(1:19) I tend to have pretty high expectations about what makes for good customer service. I'm always attune to examples of good and bad in my personal and business life and like to analyze why an experience succeeded or failed.
(1:13) One of my all time favorite companies for outstanding customer service is Chewy.com. Many of you are likely aware that we cruise with two Labrador Retrievers. If you have met our crew or follow their blog then you probably know that they have a special life which includes special food. Purchasing dog food at a local grocery store or Walmart is not an option. So over the years I have used multiple online companies to deliver food to marinas where we take our boat.
(1:03) That changed a couple of years ago when I discovered Chewy.com and now there is only one source that I use. The reason is they have the most exceptional customer service I have ever experienced. I have been impressed over and over again with the way they have handled a variety of situations.
(0:56) Well, this week they were able to blow me away again.
(0:54) As I sorted through a mail drop which included several holiday cards from businesses we work with, there was one from Chewy.com. But this was not your typical card with a pre-printed signature. It wasn't even a card that had been hand-signed. It was a card with a handwritten, personal multi-paragraph message.
(0:45) The note addressed me by name, mentioned my pets, and thanked me for my business. It wished me happy holidays and was signed by the co-founders.
(0:40) Now I don't pretend to know that it was actually the founders who wrote this message but to me that doesn't matter. It was that obvious effort that went into the gesture that had its impact.
(0:34) I also don't necessarily believe that everyone who purchased from Chewy.com last year got a similar card. I have two Labradors and buy a lot food, treats, and other things from this business, so maybe this is for their best customers only. I really don't know.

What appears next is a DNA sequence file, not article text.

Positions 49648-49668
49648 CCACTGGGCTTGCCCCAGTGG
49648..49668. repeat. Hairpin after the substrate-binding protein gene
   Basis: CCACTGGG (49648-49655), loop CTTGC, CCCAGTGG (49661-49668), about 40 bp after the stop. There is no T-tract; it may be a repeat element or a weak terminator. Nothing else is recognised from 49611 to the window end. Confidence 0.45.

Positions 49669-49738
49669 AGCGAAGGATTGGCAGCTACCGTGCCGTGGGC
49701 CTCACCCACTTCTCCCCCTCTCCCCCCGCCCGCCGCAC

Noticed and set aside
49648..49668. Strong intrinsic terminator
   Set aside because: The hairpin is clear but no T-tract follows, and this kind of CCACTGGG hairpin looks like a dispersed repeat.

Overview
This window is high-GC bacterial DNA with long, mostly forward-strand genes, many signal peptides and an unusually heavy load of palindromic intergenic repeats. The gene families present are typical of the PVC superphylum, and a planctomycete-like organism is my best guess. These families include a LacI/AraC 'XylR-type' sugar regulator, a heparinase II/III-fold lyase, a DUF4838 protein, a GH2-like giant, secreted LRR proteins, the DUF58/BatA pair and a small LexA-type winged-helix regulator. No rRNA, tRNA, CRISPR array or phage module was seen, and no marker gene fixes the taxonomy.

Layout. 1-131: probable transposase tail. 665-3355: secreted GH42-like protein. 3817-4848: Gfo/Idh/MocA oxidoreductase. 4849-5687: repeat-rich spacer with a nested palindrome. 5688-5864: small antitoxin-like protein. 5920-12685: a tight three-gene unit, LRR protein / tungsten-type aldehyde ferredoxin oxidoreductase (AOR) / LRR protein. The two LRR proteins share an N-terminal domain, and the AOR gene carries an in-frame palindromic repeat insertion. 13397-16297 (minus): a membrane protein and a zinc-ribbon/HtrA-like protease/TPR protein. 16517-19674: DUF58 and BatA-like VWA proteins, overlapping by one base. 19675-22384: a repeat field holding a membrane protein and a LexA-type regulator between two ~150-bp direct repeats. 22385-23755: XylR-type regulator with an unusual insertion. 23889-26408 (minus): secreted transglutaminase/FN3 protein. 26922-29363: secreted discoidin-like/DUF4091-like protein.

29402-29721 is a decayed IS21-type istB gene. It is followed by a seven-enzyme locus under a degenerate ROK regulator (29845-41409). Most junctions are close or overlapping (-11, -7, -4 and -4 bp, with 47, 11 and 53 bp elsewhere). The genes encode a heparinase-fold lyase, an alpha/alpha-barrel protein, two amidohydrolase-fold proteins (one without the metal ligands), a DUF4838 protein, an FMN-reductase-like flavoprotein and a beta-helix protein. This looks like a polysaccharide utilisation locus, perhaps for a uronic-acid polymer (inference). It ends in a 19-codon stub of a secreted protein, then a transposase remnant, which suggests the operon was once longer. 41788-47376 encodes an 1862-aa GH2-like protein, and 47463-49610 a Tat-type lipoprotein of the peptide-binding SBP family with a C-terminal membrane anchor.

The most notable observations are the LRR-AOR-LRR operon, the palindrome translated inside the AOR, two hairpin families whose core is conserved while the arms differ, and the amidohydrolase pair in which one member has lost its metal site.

(0:27) My point is not to run out, purchase stacks of holiday cards, and start writing. But think about the things you can do that are very personal to your customers. There is no better way to create customer loyalty and motivate word-of-mouth marketing. We all tend to talk about things that surprise us. Consider the large amount of free publicity Chewy.com has received from me today. I bet if you have a pet you'll be checking out the site in a moment.
(0:16) Think about ways that you can bring that personal touch to boaters. A couple of years ago, a dockhand took a picture of me and my dogs as our boat arrived at the marina and gave it to me. That's an easy, wonderful gesture since most boaters have few pictures of their own boat underway. How about a handwritten thank you placed on the cockpit the day they leave? Use your imagination!
(0:06) Make me feel special and I'll be back and tell all my friends. You can't buy that kind of incredible exposure.
(0:02) And that's the marina minute.